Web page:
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Age-Friendly Resources

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Make Your Community a Great Place to Grow Up and Grow Old

community gathering of all agesWith generous funding from the Tufts Health Plan Foundation, and in support of the foundation's efforts to build age-friendly communities in New England, GIA has developed tools and resources to support any community undertaking an age-friendly initiative. These resources should be especially helpful for smaller towns or those with limited resources.

  • Choosing an Approach: Review the major approaches used across the United States, and define the model that will work best based on your resources and needs.
  • Building Your Team: First, learn how to build a great leadership team and advisory board. Then, explore resources for recruiting, managing and keeping volunteers engaged with your project.
  • Engaging Across the Community: The right partners can add real value to your project. Learn how to find them, get them on board, and leverage their expertise and resources.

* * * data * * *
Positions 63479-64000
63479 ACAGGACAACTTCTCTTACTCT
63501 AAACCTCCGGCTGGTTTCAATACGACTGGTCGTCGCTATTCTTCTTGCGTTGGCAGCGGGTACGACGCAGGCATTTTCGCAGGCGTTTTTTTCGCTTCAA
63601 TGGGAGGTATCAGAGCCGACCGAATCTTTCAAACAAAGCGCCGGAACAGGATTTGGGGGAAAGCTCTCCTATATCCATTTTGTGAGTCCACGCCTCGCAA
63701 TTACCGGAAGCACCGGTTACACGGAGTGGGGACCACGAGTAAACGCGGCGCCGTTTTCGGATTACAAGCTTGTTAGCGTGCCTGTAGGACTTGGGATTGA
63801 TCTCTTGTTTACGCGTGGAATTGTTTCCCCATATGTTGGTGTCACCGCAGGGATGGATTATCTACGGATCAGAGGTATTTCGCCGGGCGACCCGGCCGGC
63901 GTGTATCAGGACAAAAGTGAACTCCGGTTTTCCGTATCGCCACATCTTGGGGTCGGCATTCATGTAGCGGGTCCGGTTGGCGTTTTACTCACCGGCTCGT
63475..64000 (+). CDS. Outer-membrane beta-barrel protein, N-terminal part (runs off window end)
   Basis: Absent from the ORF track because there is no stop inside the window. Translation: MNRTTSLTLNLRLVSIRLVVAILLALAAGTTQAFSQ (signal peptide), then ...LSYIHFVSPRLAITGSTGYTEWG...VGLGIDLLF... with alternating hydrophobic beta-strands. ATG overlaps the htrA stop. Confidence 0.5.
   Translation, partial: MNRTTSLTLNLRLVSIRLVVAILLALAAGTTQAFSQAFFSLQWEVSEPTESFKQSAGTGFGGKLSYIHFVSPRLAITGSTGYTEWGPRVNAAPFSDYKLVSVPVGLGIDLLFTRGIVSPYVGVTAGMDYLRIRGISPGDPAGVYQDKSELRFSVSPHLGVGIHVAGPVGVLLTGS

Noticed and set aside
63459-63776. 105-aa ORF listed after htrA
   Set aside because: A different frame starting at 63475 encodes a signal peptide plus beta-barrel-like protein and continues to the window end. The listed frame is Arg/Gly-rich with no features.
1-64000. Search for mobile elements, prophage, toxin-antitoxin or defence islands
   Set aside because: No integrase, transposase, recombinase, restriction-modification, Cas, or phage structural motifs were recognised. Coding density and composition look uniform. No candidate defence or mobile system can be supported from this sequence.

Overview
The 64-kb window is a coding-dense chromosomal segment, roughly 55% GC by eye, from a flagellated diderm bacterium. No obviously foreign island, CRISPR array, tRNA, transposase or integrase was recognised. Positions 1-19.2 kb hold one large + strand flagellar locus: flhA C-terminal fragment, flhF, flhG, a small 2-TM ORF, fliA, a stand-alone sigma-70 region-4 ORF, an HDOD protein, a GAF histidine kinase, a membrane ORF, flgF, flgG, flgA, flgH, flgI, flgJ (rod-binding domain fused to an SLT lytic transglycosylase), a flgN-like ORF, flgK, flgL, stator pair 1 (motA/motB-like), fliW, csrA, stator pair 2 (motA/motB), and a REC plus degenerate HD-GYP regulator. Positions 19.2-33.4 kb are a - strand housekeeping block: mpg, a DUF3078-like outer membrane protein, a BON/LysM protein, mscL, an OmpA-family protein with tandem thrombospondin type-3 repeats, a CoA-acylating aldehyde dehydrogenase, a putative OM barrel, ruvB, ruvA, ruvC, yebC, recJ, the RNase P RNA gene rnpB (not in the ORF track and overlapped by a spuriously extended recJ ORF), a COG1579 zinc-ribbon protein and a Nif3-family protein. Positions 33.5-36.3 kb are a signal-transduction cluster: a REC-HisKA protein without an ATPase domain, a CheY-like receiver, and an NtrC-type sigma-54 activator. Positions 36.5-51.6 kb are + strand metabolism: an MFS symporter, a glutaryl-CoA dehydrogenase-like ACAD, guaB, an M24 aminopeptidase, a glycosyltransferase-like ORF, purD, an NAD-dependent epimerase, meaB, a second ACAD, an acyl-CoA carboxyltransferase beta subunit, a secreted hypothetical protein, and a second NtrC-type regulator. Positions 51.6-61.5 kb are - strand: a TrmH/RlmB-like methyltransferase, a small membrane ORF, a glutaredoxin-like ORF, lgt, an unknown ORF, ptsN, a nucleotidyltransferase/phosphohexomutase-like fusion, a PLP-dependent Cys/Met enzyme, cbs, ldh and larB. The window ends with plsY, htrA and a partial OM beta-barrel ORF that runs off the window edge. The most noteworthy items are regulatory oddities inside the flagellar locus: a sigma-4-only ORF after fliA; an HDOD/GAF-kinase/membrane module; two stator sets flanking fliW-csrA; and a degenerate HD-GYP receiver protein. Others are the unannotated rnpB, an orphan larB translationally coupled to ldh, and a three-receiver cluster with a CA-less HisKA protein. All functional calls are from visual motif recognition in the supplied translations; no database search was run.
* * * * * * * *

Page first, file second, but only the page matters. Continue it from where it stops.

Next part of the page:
• Integrating Dementia and Caregiving: How to make your age-friendly community a dementia-friendly community, and tips on how the community can best support family caregivers.
  • Addressing Rural/Small Town Issues: Insights on the unique issues facing age-friendly rural communities, such as transportation, out-migration, poverty, and untraditional sources of support.

In addition, as part of GIA's work with the Pfizer Foundation, GIA developed helpful reports, interactive tools and databases, and infographics.

Blueprint for Success (on left) showcases eight ways you can make your community age-friendly, and can be printed out as a poster.

The Case for Age-Friendly Communities explores the economic, social, and personal benefits of making a community more age-friendly.  The case was featured in a July 2016 Huffington Post blog.

The Age-Friendly America Database has brief descriptions about and contact information for more than 200 age-friendly programs across the United States.

Age-Friendly Communities: Create Great Places to Grow up and Grow Old in America, offers an overview of the movement.

Last but not least, GIA's Guide to Sustainability Principals for Age-Friendly Communities is a valuable resource for those launching their work. With input from leaders in the movement, we developed a detailed framework to help teams accelerate and ensure sustainable progress at local, state, national, and international levels. The framework explores five key sustainability principles, including building public will, engaging cross sectors, using metrics, securing resources, and advancing policies, practices and funding.